Champions crowned at 2020 Auckland King and Queen of the Harbour

The flagship Vaikobi King and Queen of the Harbour event witnessed a maiden men’s surf ski title for Ben Keys and a superlative ninth women’s crown for Rachel Clarke in Auckland on Saturday.

Over 100 paddlers took to the water for the iconic surfski event, which took place from Te Atatu Peninsula to Takapuna Beach in relatively calm conditions and light winds of around 10-12 knots.

The men’s race was expected to serve up a hugely competitive battle, and so it proved as just over half-a-minute separated the top three paddlers in a compelling scrap for glory over the 24km distance.

The decisive break was made in the run up to North Head when Keys (Ocean Ski Canterbury) unlocked the door to victory by pulling clear of nearest pursuer, the teenage talent Kalani Gilbertson. Keys 35, the 2019-20 Darcy Price Series winner, managed to open up a 100m advantage from his nearest rivals and held on to claim a memorable victory in 1:48:13.

In a titanic battle for second, Gilbertson, 17, produced a late burst of acceleration to power clear of Sam Newlands (Bay of Plenty) and grab a highly accomplished second by a two-second margin in 1:48:43. Toby Brooke (Kupe-Wellington), who was in the fight for second until the latter stages placed fourth in 1:49:53. Waka Ama star Tupu King made an impressive surf ski debut to place seventh in 1:52:55.

The men's podium for 2020 King of the Harbour- Kalani Gilbertson, Ben Keys and Sam Newlands

An elated Ben Keys said of winning his first King of the Harbour title: “It is a race I’ve done a few times over the years and I’ve finished anywhere from 20th to sixth. It is a race I never really thought I would win, so to finish first is cool; it is nice to get my name on the trophy.

“I was in the lead group of five or six and we kept changing the lead coming out of the river into the harbour. The group then thinned out and it was Kalani and I at the front. It then changed into a run chase rather than a wash riding race and that’s where I got my advantage from the Harbour Bridge to North Head.
“I was aware I had a 100m lead but I’ve lost a couple of race from that kind of lead, where the paddlers have come from different angles. I had to keep tabs on where the other paddlers were. It was good to win.”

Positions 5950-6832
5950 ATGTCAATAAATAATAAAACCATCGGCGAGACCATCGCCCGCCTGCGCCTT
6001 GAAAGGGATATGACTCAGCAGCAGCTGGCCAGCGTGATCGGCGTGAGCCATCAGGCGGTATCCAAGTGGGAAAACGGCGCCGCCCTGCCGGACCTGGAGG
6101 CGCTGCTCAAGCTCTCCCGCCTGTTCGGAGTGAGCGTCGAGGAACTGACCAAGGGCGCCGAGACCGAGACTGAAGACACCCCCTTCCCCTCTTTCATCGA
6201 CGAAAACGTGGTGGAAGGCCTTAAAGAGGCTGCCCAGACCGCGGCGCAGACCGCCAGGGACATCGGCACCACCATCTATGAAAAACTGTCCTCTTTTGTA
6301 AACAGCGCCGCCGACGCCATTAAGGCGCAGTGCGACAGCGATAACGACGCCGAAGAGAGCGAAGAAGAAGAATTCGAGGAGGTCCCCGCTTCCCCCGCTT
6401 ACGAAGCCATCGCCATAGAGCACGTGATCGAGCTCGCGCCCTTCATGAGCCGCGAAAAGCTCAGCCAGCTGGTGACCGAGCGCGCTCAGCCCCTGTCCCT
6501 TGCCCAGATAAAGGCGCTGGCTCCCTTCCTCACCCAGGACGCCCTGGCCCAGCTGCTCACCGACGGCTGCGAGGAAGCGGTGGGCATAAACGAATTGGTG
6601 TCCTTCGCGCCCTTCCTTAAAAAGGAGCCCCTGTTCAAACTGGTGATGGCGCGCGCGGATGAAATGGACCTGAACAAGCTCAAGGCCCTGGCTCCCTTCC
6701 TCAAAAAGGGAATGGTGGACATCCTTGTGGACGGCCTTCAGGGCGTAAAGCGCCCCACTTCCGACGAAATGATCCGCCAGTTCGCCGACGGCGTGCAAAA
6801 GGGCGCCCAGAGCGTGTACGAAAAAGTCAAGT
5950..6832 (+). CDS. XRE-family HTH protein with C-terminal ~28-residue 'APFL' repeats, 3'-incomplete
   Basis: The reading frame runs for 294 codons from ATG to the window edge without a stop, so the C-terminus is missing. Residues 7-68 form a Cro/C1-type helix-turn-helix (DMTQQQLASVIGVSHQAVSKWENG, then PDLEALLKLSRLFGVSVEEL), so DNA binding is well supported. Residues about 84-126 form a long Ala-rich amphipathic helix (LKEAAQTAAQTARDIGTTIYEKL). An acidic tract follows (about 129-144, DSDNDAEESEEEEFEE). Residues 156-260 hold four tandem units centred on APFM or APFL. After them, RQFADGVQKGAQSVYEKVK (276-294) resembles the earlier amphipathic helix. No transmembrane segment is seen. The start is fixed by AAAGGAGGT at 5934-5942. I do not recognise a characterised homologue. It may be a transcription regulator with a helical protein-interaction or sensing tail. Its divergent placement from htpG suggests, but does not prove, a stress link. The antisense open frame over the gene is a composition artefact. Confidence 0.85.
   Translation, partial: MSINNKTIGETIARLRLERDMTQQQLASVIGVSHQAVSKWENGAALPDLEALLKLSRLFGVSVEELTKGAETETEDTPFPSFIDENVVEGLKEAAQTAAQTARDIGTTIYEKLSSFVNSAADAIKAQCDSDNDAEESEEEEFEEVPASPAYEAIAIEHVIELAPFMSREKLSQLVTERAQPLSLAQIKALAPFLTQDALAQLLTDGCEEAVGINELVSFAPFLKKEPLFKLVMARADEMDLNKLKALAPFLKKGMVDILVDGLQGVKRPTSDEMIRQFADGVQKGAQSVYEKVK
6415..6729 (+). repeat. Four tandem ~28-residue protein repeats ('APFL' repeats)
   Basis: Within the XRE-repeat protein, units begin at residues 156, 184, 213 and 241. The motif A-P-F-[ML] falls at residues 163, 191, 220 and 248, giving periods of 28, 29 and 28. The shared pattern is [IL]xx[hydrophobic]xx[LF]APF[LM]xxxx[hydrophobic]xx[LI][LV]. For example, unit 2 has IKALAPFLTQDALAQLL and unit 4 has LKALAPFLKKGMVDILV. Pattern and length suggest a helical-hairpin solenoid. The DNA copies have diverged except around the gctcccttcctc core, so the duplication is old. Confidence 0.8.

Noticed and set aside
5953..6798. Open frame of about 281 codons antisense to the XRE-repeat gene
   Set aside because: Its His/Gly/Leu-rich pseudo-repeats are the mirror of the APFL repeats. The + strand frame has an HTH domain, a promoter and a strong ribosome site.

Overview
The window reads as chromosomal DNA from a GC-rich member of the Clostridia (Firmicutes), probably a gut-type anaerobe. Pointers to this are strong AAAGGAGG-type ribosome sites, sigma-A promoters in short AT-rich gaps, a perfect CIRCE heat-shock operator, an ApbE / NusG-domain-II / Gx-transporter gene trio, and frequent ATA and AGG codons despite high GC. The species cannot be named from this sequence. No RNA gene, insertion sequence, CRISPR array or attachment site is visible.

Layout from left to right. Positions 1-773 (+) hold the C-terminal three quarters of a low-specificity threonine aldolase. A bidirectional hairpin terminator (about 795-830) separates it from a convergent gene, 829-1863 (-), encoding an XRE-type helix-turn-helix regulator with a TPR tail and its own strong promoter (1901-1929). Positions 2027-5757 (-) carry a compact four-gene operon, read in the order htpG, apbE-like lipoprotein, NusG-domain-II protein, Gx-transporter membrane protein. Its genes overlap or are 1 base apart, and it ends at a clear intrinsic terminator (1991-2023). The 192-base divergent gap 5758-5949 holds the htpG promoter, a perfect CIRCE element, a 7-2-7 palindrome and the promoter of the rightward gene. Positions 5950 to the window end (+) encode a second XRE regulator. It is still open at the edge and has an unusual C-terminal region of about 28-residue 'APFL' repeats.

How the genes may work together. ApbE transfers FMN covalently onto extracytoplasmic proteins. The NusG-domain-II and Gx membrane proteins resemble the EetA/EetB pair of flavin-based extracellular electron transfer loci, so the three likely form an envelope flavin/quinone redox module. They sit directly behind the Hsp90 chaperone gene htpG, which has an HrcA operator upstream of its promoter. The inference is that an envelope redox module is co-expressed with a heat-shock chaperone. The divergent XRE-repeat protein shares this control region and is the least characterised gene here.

Kalani Gilbertson (right) just edging in front of Sam Newlands at the finish line to claim 2nd position.

Gilbertson, who is less than half the age of race winner Keys, is better known as a flatwater paddler but he did have some specski surf lifesaving experience and managed to put in four sessions on the surf ski prior to the race.

Keen to try his hand at as many paddling activities as possible, the Aucklander added: “I honestly just wanted to have fun, meet lots of top people and gain extra knowledge of the sport. I had no real expectations coming in.

“It was a great battle for second. Sam pulled me along in his wash, but I still had a little more left in the tank. I thought; why not give it a crack and use my kayaking power.

“I’m really happy (with my performance),” he adds. “It is not the easiest thing in the world, I have a lot of respect for surf ski racers. It is definitely a hard sport.”


Takapuna Boating Club paddler Rachel Clarke has proved a master of this event for so long, and she claimed her ninth Queen of the Harbour title with a dominant display.

The former World surf ski bronze medallist, retired from international competition earlier this year but the 30-year-old Aucklander still had too much for her opposition as she clinched victory in 1:56:06. Race director Danika Mowlem (Takapuna Boating Club) took time off from her official duties to enjoy an impressive outing to place second in 2:01:55 with Aucklander Elise Legarth edging a tight tussle for third by just over half-a-minute from Carly Tyler, wife of men’s winner Ben Keys, in a time of 2:06:59.

Race victor Rachel Clarke said: “It was a tough slog out there and it is good to get another race in the bag. We were going with the tide and it was fast, and I just tried to stay with the guys as best I could.
“I’ve not done any specific training for the race as I’ve been focusing on surf lifesaving. But I didn’t worry about my fitness (from the surf lifesaving) and I treated the race as a good training session.”

On whether Clarke would come back to complete the perfect ten next year she simple remarked: “We’ll see.”

Rachel Clarke (Takapuna Boating Club) cruising to a dominant victory to claim her 9th Queen of the Harbour title.

In the Waka Ama field, Jack Wormald took a decisive victory, finishing the 24km course in 2.06.55 ahead of Eric Waterson-Holland and Jason Eruera who had a tight tussle up until the finish. Emma van Berkel won the women's division ahead of Rose King and Angela Hobson.

In questionably the hardest category of the day, Jan Dunlop claimed victory on the Stand Up Paddleboard, over Graeme Taylor and Jordon Zagonal.

Well done to all the competitors, and the Takapuna Boating Club paddlers who achieved success on the day:

Rachel Clarke- 1st Female overall
Danika Mowlem - 2nd Female overall
Jess McDuff- 2nd Female Masters
Andy Logue- 2nd Male Masters (45-55)
Ian Mercer - 1st Male Masters (55+)
David Blackford - 2nd Male Masters (55+)
Peter Dallimore - 3rd Male Masters (55+)
Tom Ashley and Tim Brabants- 1st Double ski

For the full results of the race visit

Photo galleries of the event

Jan Dunlop after winning the tough 24km course on a Stand up Paddleboard.